6.1.2 Helpful hints: When working with detection limits in the parts per trillion range, protecting these samples from contamination cannot be over emphasized. The greatest difficulty in low level MeHg analysis is preventing the samples from becoming contaminated. Extreme caution must be used throughout the bottle preparation, collection and distillation procedures to avoid contamination. Maintain a constant temperature on the block during the distillation. As the volume in the distillation vial decreases, a constant temperature setting on the hotplate will result in an elevated temperature at the block. Turn on N2 before making any connections. This will flush the flowmeters and lines with clean N2 and prevent the samples from backing up into the flowmeters. Turn off nitrogen flow only after removing samples. When making the transfer line connection to the receiving vessel, have N2 flowing through the system to assure the system is not blocked or leaking.

6.2 General Description: Samples are added to pre-weighed Teflon stills in approximately 100 mL aliquots. Distillation caps are placed on the vials with the inlet attached to a N2 source and the outlet attached to a pre-weighed Teflon receiving vessel. The distillation vials are heated to approximately 135oC and allowed to distill until a target weight of 85% of the sample has been transferred to the receiver.

6.3 Equipment:

6.3.1 Distillation and receiving vials: 125 mL mercury clean Teflon bottles with 38-430 size screw cap threads.

6.3.2 Transfer caps: The closure of the distillation still has two attached 1/8" lines. Receivers are drilled to accept 1/8 tubing.

6.3.4 Flowmeters: Flowmeters capable of maintaining a flow of 60 mL/min of N2 are placed immediately upstream of the distillation vials to maintain constant and equal flow to all distillation vials. Gas is supplied via 1/8" Teflon tubing.

6.3.5 Distillation block: The distillation block consists of solid aluminum plate drilled to accept 25 stills.

6.3.6 Hot plate: A commercially available hot plate capable of maintaining a distillation block temperature of 135oC.

6.3.7 Ice Bath: An ice bath combined with a small volume of ~10 mLs of condensate reagent water introduced into each receiver at setup is sufficient to obtain good condensation of the steam distillate. A cover for the ice bath and tin foil over the stills and lines is required to protect against light catalysed reaction of MeHg

6.3.8 All-plastic pneumatic fixed-volume and variable pipettors in the range of 5 L to 10 mL.

6.3.9 Analytical balance capable of measuring to the nearest 0.1 mg.

6.3.10 A standard balance capable of measuring to the nearest 0.1 g

6.4 Initial setup and distillation:

6.4.1 The day before a distillation is to be conducted, a batch of samples must be removed from the freezer and allowed to thaw in the dark.

6.4.2 Before beginning sample setup, turn on the hot plate so that it can reach temperature while samples are being prepared.

6.4.3 Pipette 2.5 mL of combined reagent into each distillation vial.

6.4.4 Weigh each vial and record the weight and the unique identification number (engraved on the vial) on the bench sheet.

6.4.5 Prepare the three distillation blanks by dispensing approximately 100 mL of reagent grade water into each of three vials. The distillation blanks should be dispersed evenly among the sixteen positions on the distillation block and these positions should be rotated between distillation batches (i.e., distillation batch 1 blanks in position 1,5,10; distillation batch 2 blanks in position 2,6,11; etc.). Record vial i.d., vial plus water weight, and block position on the bench sheet.

6.4.6 Prepare samples identically to blanks using sample water instead of reagent water as above. Be sure to homogenize the sample by inverting the sample bottle several times before dispensing to the distillation vial.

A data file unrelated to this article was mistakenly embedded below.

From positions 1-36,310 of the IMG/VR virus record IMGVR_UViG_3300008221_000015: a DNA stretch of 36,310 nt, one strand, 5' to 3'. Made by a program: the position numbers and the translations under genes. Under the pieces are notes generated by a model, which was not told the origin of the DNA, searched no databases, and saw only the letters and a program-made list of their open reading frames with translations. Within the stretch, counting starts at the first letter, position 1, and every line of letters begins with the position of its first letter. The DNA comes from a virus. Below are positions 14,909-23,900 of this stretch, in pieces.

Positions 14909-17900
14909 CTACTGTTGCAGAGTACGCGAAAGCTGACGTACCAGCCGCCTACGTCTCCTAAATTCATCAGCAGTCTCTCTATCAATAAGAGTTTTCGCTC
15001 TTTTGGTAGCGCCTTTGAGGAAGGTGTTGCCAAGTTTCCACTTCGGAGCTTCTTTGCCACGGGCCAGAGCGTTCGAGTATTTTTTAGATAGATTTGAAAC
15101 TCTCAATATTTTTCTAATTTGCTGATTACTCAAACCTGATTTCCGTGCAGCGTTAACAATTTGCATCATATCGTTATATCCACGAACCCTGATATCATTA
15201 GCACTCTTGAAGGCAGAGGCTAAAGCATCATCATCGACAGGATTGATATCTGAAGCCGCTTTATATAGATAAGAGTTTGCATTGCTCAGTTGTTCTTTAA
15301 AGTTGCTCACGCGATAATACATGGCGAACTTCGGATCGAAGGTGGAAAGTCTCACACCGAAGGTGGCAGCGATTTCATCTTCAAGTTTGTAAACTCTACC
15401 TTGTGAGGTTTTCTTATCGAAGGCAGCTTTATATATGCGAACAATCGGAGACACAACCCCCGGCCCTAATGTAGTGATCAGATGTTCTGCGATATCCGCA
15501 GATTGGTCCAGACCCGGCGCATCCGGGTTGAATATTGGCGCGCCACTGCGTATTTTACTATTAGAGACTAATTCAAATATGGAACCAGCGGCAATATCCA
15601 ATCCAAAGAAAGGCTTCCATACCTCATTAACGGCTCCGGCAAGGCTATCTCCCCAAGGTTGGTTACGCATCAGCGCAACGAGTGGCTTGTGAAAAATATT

6.4.7 The replicate sample is prepared be simply adding similar volumes of the same sample to two separate distillation vials.

6.4.8 The matrix spike is prepared by adding working standard to one of two vials containing similar volumes of the same sample.

6.4.11 Dispense approximately 10 mL of reagent water to each of the receiving vessels. Record jar i.d., vial plus water weight on the bench sheet.

6.4.12 Connect distillation stills to their corresponding receivers and place in the distillation block and ice bath respectively establishing gas flow and noting bubbling in the still and condensate in the receiver.

6.4.13 Adjust the hot plate temperature to maintain a block temperature of 135oC.

6.4.14 Allow the distillation to proceed until the target weight is achieved in the receiving vessel. Check all aspects of the distillation process periodically throughout the distillation. Check for target weight by periodically disconnecting receivers and weighing on the standard balance. Estimate completion times by the rate of distillation.

6.5 Shutdown: As individual distillations reach completion, the distillation vials can be removed from the block by lifting the still, and then disconnecting the gas line. Do not disconnect the gas or stop the flowmeter first.

6.5.1 Thoroughly rinse the cap and transfer line with copious amounts of reagent water. Place the caps in the laminar flow hood to dry.

6.5.2 After the last distillation vial has been removed from the block, the N2 flow and the hot plate should be shut off.

6.5.3 After replacing each drilled jar lid with the numbered solid jar lid, place in the refrigerator until analysis. Ideally this analysis should be done in 3-5 days, and it is our practice to do the analysis the following day.

6.5.4 Wash the distillation vials and receivers in tap water and lab soap and place in the holding bin for the acid cleaning process. Hot water, and where necessary U.V. light or acid can be used to clean still lines and caps if blanks begin to indicate a problem.

7.0 References

7.1 Method source:

Horvat, M., Liang, L., Bloom, N.S. 1993, Comparison of distillation with other current isolation methods for the determination of methyl mercury compounds in low level environmental samples. Part II. Water. Analytica Chimica Acta. 282: 153-168

Olson, M.L. Cleckner, L.B., Hurley, J.P., Krabbenhoft, D.P., Heelan, T.W. 1997, Resolution of matrix effects on analysis of total and methyl mercury in aqueous samples from the Florida Everglades. Fresenius Journal Analytical Chemistry. 358: 392-396

Bloom, N.S. 1989, Canadian Journal of Fisheries and Aquatic Sciences. 46: 1131

7.2 Deviations from source method and rationale:

7.2.1 Deviations from Horvat et al are outlined in Olson et al 1997.

Last Modified: 2002-10-30